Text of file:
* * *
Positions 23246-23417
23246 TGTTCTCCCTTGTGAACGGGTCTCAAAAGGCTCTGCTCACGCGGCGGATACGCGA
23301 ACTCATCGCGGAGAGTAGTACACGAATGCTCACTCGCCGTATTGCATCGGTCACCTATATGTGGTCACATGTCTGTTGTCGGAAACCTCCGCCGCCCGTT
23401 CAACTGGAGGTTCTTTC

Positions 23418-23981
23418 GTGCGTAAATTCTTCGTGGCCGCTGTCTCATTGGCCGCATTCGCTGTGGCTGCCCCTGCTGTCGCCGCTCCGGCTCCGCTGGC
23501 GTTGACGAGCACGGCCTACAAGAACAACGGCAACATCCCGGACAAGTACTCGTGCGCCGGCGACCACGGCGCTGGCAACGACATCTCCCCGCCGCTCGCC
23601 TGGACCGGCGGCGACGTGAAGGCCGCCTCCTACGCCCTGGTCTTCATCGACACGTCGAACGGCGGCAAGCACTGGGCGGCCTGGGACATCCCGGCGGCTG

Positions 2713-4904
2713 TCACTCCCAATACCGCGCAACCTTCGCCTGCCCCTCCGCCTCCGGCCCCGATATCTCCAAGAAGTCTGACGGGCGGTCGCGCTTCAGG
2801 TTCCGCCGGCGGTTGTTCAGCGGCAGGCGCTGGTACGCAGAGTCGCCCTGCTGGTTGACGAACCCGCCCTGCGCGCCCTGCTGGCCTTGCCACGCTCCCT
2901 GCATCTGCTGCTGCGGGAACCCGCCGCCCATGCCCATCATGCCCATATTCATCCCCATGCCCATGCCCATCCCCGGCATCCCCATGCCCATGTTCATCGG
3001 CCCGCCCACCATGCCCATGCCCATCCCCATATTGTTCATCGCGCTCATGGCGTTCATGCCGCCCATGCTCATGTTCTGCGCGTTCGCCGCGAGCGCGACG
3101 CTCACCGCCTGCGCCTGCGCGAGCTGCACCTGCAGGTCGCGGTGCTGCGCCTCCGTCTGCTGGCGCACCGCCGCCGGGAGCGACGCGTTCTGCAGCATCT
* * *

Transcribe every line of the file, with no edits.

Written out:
Positions 23246-23417
23246 TGTTCTCCCTTGTGAACGGGTCTCAAAAGGCTCTGCTCACGCGGCGGATACGCGA
23301 ACTCATCGCGGAGAGTAGTACACGAATGCTCACTCGCCGTATTGCATCGGTCACCTATATGTGGTCACATGTCTGTTGTCGGAAACCTCCGCCGCCCGTT
23401 CAACTGGAGGTTCTTTC

Positions 23418-23981
23418 GTGCGTAAATTCTTCGTGGCCGCTGTCTCATTGGCCGCATTCGCTGTGGCTGCCCCTGCTGTCGCCGCTCCGGCTCCGCTGGC
23501 GTTGACGAGCACGGCCTACAAGAACAACGGCAACATCCCGGACAAGTACTCGTGCGCCGGCGACCACGGCGCTGGCAACGACATCTCCCCGCCGCTCGCC
23601 TGGACCGGCGGCGACGTGAAGGCCGCCTCCTACGCCCTGGTCTTCATCGACACGTCGAACGGCGGCAAGCACTGGGCGGCCTGGGACATCCCGGCGGCTG

Positions 2713-4904
2713 TCACTCCCAATACCGCGCAACCTTCGCCTGCCCCTCCGCCTCCGGCCCCGATATCTCCAAGAAGTCTGACGGGCGGTCGCGCTTCAGG
2801 TTCCGCCGGCGGTTGTTCAGCGGCAGGCGCTGGTACGCAGAGTCGCCCTGCTGGTTGACGAACCCGCCCTGCGCGCCCTGCTGGCCTTGCCACGCTCCCT
2901 GCATCTGCTGCTGCGGGAACCCGCCGCCCATGCCCATCATGCCCATATTCATCCCCATGCCCATGCCCATCCCCGGCATCCCCATGCCCATGTTCATCGG
3001 CCCGCCCACCATGCCCATGCCCATCCCCATATTGTTCATCGCGCTCATGGCGTTCATGCCGCCCATGCTCATGTTCTGCGCGTTCGCCGCGAGCGCGACG
3101 CTCACCGCCTGCGCCTGCGCGAGCTGCACCTGCAGGTCGCGGTGCTGCGCCTCCGTCTGCTGGCGCACCGCCGCCGGGAGCGACGCGTTCTGCAGCATCT